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Scala: Type safe duck typing

Mark Thomas

If it walks like a duck and quacks like a duck, I would call it a duck. Duck typing uses the set of methods and properties of an object, rather than its position in a type hierarchy to decide what you can do with it.

Scala's structural typing feature provides something close to duck typing in a type safe way. A structural type is close to a .NET anonymous type; a type with a set of methods and properties but with no name. An example in Scala based on one of Wikipedia's examples of duck typing:

class Duck {
  def quack = println("Quaaaaaack !")
  def feathers = println("The duck has white and gray feathers.")

class Person {
  def quack = println("The person imitates a duck.")
  def feathers = println("The person takes a feather from the ground and shows it.")

def inTheForest(duck: { def quack; def feathers }) = {

The inTheForest function declares that it will accept any object that has a quack and feathers method, both of which take no parameters and return Unit (like void in Java/C#). When executed, the code works as expected:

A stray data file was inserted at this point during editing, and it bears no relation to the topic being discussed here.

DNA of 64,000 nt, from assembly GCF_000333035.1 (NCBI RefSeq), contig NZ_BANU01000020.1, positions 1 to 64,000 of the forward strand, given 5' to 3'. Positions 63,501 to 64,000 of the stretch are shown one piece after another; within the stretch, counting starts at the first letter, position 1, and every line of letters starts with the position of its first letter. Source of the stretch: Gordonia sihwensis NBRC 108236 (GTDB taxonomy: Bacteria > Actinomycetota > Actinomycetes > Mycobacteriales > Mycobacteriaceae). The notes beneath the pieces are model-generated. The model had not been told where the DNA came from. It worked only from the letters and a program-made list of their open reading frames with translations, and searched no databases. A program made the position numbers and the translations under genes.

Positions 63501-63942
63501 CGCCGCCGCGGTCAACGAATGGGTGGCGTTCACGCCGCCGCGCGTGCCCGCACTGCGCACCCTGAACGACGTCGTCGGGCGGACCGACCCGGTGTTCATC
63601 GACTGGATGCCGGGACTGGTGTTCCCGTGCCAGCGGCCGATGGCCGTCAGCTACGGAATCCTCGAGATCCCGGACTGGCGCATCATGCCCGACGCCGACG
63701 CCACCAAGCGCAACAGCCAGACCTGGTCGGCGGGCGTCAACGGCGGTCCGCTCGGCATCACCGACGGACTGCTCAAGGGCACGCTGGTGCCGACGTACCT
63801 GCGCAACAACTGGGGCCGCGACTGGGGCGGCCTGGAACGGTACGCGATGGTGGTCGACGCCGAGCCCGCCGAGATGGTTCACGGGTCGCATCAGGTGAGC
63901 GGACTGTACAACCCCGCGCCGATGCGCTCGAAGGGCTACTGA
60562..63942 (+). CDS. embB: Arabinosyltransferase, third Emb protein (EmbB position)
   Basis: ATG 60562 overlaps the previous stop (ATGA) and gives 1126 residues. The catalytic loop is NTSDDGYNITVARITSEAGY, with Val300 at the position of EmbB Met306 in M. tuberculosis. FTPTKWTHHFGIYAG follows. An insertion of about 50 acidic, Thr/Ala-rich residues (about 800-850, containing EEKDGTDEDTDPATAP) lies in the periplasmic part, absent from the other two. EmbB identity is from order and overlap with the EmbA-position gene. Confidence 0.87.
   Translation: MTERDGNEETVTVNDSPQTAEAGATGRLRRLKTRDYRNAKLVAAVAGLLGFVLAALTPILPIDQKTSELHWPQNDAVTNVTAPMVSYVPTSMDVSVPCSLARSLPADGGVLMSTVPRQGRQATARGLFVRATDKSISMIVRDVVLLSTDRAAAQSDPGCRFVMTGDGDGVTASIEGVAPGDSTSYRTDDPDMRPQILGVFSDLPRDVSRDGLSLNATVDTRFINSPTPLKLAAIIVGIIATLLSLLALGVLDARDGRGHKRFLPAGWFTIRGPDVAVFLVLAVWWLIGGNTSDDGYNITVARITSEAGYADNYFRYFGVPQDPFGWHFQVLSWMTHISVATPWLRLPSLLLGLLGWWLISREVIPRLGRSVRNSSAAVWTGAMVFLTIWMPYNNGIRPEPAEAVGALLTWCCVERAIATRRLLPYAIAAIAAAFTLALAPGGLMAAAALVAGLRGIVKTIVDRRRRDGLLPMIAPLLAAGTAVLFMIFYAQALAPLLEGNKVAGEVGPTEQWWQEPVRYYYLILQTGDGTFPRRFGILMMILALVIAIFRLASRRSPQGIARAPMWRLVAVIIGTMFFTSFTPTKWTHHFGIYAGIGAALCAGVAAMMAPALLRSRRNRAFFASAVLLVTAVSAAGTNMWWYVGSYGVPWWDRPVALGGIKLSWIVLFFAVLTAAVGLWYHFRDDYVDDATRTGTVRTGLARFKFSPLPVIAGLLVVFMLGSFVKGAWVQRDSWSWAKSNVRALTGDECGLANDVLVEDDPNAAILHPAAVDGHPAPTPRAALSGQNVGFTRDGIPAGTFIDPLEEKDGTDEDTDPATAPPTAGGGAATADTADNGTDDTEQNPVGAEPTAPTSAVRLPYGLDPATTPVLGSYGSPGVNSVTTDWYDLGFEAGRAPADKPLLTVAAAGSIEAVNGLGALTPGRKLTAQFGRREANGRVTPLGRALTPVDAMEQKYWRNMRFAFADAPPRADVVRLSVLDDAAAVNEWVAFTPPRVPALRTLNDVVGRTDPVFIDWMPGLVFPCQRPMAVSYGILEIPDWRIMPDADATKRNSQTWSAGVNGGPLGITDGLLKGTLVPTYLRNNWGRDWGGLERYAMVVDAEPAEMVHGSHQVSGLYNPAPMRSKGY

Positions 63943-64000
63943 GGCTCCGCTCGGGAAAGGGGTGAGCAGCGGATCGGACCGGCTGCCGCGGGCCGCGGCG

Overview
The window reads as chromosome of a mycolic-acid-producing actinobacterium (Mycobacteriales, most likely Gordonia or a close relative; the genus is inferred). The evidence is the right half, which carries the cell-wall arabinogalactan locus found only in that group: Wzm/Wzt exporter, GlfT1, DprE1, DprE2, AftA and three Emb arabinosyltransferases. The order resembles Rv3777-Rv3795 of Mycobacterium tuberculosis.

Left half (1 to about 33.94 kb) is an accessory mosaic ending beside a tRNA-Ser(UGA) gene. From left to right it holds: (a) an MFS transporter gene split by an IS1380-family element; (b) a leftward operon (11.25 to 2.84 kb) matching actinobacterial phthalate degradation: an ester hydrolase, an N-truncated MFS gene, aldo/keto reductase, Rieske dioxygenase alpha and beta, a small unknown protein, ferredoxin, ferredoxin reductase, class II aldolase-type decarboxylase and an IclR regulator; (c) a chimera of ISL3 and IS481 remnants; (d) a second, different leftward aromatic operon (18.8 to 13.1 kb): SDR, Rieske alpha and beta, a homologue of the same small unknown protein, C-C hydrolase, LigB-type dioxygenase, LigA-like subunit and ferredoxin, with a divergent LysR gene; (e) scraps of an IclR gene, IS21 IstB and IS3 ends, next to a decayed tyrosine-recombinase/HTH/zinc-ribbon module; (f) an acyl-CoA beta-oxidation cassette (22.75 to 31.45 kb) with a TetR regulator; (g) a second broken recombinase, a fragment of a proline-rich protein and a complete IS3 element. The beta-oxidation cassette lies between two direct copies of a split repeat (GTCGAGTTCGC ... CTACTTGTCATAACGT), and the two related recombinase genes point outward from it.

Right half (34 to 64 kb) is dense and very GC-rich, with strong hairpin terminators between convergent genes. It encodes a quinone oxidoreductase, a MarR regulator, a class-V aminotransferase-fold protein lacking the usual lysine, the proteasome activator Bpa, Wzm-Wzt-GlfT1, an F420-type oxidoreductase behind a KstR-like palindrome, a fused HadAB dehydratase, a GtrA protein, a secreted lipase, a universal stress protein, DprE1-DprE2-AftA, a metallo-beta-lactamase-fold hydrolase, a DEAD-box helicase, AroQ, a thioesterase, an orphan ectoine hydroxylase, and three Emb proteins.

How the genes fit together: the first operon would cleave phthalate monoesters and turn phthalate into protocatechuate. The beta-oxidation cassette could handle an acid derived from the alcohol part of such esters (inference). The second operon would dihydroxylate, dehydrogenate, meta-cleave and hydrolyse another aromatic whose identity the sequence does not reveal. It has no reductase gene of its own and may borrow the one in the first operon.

scala> inTheForest(new Person)
The person imitates a duck.
The person takes a feather from the ground and shows it.

scala> inTheForest(new Duck)
Quaaaaaack !
The duck has white and gray feathers.

To demonstrate the type safety, lets try using a string:

scala> inTheForest("Duck")
:6: error: type mismatch;
 found   : java.lang.String("Duck")
 required: AnyRef{def quack: Unit; def feathers: Unit}

When is this useful? Mostly in situations where you are consuming classes that follow common conventions but have no shared interface, in this case you can define the parts you are interested in by using the structural type as an implicit interface.

Finally, if you find that you are using a structural type a lot, it can define it in one place:

object UsefulTypes {
  type Duck = { def quack; def feathers }

inTheForest can then be declared as:

import UsefulTypes.Duck

def inTheForest(duck: Duck) = {